Cheer Up, Slow Down, Chill Out... with The Byron Insider Blog.
Byron Bay Ballooning
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Ballooning requires cool stable winds an early morning pickup is arranged for 5:25am sharp. The bonus of this early hour is we will see the sunrise. Our driver lets us know that it is going to be a 10 minute drive to Tyagarah air field where we will meet the rest of our group, receive our instructions and then drive to the morning's takeoff location. Takeoff can be from a number of locations dependent on the day’s winds.
Thomas, our pilot, welcomes the group and gives us a full safety brief including our landing instructions. It seems everyone is marking a celebration with a ballooning experience; a married couple’s wedding anniversary present, a 60th birthday and son, another couple celebrating a birthday, twins who were gifted the flight for a 'significant' birthday, a solo Japanese female traveller and myself. We drive to a field close to Billinudgel, a small town around 20 minutes north of Byron, and the twins enthusiastically offer to help with inflating the balloon. The mild morning with clear blue skies has everyone talking excitedly.
An older man required help into the basket and the professional crew assisted graciously and with a minimum of fuss. All aboard and with a signal from Thomas and a blast from the burner, we are gently climbing up and over the tree tops. I can hear gasps of delight from other passengers as we continue drifting and surveying the picturesque landscape. At times we climbed up to 2000 feet giving a vast panoramic view of the ancient volcanic Caldera Range and Mt Warning (Wollumbin) in the distance passing high above the rolling hills, cane fields, rivers and waterways.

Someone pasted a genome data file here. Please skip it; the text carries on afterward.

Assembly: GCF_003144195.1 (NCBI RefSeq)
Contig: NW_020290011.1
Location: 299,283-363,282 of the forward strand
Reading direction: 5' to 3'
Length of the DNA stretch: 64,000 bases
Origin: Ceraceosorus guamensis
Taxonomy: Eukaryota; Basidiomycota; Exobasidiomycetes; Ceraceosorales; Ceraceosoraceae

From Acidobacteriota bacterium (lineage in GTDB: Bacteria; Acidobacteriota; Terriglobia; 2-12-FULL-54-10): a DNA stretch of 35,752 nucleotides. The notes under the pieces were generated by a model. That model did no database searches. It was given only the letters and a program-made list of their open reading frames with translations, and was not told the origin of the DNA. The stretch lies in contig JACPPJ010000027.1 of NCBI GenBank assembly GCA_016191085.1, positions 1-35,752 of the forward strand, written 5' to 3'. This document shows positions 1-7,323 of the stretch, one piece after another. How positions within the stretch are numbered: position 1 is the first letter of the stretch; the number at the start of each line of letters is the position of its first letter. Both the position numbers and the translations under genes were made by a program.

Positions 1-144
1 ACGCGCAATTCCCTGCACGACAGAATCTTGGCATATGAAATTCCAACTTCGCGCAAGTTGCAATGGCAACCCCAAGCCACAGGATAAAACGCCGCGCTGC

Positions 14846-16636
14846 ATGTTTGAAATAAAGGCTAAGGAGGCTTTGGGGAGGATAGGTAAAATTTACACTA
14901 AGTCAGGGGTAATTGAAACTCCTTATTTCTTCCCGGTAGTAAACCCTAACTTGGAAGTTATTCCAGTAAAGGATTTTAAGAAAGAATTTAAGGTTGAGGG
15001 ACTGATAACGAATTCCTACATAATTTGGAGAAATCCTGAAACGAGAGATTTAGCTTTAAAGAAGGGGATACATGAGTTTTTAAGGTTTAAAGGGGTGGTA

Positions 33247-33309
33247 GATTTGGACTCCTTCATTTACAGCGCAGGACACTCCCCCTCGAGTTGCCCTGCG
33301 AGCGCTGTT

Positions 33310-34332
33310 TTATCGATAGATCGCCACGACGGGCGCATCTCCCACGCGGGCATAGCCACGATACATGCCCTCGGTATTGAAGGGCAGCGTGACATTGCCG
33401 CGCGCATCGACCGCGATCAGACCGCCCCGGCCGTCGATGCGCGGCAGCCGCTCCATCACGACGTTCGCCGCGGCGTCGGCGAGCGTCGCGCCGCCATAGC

Drifting along in a balloon is an incredibly serene experience with an occasional blast from the burners to maintain height. The ride is much smoother than I'd imagined and it is quite surreal floating high in the open air looking down. Sailing through different scenery, we are all constantly in awe as everything has such a different perspective, and moving at approximately 30 km per hour the vista is constantly changing. Another surprise is we don’t feel any wind because we are moving with the wind! Time seems to literally fly and after almost an hour, we are heading for our landing.
Dutifully following our safety instructions, we land seamlessly in a paddock near Tyagarah airfield. I ask Thomas if he has an arrangement with local landowners and his response is 'this is a bottle of French champagne in the letterbox landing'. We help to deflate the balloon and pack it up. As we drive away, one of the twins points out that Thomas wasn’t joking about leaving champagne in the letterbox.
Back at the airfield, over a sumptuous champagne breakfast, it’s a collective warm and glowing debrief. The twins agree that they need to thank their friend who bought their flight, 'an experience is such a great gift' she adds. I can only agree. The finale is the presentation of our certificates. We all go home with a spring in our step feeling pleased with our day’s experience and I am wondering to whom I might gift a balloon flight.
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